How To Format and Export HD Video for Web Use & Internet Marketing – Mike Primeau – Adobe Premiere Pro

When it comes to exporting HD video there are always way too many options to choose from. Formatting this video for your proper application can also be tricky. Whether you are editing on a windows machine or an apple machine, the format library looks the same. Do I pick an H264 codec? What about a WMV? But my editor’s friend told me that MOV is the way to go. What frame rate do I choose for my sequence? What frame rate do I choose for the best use of internet? These are all VERY common questions.  From progressive scans to interlaced footage, this whole “video editing thing” can sometimes feel like brain surgery. Sure I don’t know what brain surgery looks like but you get the idea. For internet use of video, editors and video producers alike. Here at Primeau Productions we use a combination of Final Cut Pro and Premiere Pro to edit our video.5873696629_9da63d29e6_n

There are three main types of formatting that Primeau Production’s editors use for Internet Video sites such as Vimeo or YouTube.

  • H264 Formatting
  • WMV Formatting
  • MOV Formatting

Compressing video can always be confusing, but here’s a few quick tips that can be your saving grace when setting up your editing sequence, and exporting your video masterpiece.

1. Always set up your sequence settings to match your source footage. You can set up a higher resolution sequence with lower resolution video, but the footage appears to be stretched and blurred in this way. It’s the same principle of blowing up a wallet sized photo that wasn’t done properly. You can change the pixel size of some footage to work with a higher resolution sequence but it’s always better to stick with the formatting of the original footage.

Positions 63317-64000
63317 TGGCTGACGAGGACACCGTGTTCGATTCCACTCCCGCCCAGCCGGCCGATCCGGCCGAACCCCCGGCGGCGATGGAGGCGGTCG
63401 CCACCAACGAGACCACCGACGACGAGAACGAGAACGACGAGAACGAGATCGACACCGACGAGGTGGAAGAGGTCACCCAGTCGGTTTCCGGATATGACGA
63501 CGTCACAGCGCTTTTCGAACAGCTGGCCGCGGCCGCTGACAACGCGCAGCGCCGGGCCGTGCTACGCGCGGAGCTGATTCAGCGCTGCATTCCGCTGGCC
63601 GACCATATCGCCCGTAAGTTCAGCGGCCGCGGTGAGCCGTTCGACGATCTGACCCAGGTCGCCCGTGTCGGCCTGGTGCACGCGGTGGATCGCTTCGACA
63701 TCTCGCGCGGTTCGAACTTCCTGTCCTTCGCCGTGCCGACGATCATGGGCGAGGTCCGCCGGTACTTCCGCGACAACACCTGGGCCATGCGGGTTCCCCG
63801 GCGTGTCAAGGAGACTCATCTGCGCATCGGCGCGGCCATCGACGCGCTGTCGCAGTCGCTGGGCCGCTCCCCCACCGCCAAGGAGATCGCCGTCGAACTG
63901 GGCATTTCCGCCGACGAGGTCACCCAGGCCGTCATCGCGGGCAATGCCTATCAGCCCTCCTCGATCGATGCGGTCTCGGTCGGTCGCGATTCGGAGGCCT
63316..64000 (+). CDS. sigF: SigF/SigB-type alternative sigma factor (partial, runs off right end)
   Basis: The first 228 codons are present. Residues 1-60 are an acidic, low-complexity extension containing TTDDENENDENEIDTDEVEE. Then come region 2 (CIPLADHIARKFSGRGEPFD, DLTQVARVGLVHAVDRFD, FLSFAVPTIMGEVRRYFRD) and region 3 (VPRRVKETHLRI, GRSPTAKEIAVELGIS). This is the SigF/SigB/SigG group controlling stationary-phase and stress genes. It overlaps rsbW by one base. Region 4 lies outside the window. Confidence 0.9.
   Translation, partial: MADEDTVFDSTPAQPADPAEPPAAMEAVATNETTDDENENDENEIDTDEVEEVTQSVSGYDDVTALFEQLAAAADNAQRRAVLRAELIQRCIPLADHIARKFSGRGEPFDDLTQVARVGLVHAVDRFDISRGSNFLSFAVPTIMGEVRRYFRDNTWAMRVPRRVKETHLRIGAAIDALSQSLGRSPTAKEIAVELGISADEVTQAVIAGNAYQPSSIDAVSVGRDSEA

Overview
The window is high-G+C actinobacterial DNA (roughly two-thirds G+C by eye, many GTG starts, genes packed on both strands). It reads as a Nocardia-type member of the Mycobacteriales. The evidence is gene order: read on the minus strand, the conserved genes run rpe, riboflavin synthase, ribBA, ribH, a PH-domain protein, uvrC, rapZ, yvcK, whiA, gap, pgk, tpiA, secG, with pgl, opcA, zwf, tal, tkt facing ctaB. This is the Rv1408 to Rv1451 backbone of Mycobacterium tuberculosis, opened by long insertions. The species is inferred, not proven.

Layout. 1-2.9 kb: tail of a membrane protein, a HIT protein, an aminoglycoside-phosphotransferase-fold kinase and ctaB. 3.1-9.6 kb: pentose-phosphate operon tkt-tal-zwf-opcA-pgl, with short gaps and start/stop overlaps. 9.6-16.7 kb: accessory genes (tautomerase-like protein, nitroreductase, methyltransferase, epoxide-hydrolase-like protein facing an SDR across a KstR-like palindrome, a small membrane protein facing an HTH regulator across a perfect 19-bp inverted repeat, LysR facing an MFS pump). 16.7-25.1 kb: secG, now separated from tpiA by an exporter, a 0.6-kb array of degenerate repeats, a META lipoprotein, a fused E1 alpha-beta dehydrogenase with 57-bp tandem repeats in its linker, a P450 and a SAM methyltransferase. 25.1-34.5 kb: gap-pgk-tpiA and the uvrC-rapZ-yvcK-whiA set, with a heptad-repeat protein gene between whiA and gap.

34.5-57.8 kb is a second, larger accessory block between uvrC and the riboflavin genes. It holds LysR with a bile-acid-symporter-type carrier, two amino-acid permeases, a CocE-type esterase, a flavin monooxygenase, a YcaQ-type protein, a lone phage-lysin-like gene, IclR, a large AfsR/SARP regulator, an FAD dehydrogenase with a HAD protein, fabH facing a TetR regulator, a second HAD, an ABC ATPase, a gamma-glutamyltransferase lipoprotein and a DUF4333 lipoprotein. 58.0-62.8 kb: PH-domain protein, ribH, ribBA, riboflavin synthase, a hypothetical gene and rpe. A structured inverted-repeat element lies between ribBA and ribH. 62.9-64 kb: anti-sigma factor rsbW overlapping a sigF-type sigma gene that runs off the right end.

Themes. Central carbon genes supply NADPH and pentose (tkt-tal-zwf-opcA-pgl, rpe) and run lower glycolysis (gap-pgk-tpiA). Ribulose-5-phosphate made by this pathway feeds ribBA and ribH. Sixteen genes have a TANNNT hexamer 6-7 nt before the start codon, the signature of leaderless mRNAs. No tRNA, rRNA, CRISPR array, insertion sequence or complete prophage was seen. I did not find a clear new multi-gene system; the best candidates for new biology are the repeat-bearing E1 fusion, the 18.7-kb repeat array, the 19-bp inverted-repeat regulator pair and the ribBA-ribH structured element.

2. Match your Frame Rate. Whether it be anamorphic, progressive, or interlaced, you always have to match the frame rate of your source footage to the sequence or you will have strobe city in your video. Stick with 30FPS with internet video. 24F or even 25F is barley shot anymore and you only see this type of footage in movies, and documentaries. If you shoot with a higher end camera such as Primeau Production’s choice(Cannon XF-300) then there are a variety of different ways to capture your HD footage. Shoot in an interlaced form. 60I to be exact. Once you bring this footage into the machine, picking your sequence will be a-lot easier with the interlaced tracking, and motion will also look smoother. Almost all sporting events are shot with an interlaced Frame Rate to capture every frame of action.

3. Stick to the main format’s of video. In these times, sites like YouTube and Vimeo automatically format and convert your video to work with their website formatting for smooth playback and buffering speeds. Don’t export an uncompressed piece of video or a Microsoft AVI format. Those types of video are dead. Online video is the new Video Revolution.

4. Match Match Match. We cannot stress this enough. It’s like building a car. If you took a bumper off of a 2010 BMW and glued it to a 1996 Ford T-Bird, it just plain and simple won’t look right. Keep your Frame Rate fluent throughout your project. Keep your resolution fluent throughout your project. And most importantly, keep your format fluent throughout your project.

There are many resources at your disposal for formatting video, HD video, and Internet video. The most important in our opinion is video itself. Instructional videos are becoming more and more popular. When you don’t know the answer, do some research. Google it! And when all else fails and you need a professional to produce your next video, give us a call! Primeau Productions has been producing professional videos for over 30 years. When it comes to mixing formats and getting your video viral, we WILL make it happen.

 

 

 

 

 

 

 

 

 

 

Mike Primeau

1-800-647-4281

Senior Editor-Premiere Pro CS4

Mike@PrimeauProductions.com

Keep up with the Video Revolution!

http://www.thevideorevolutiononline.com

photo credit: The Destruction of Final Cut Studio via photopin (license)

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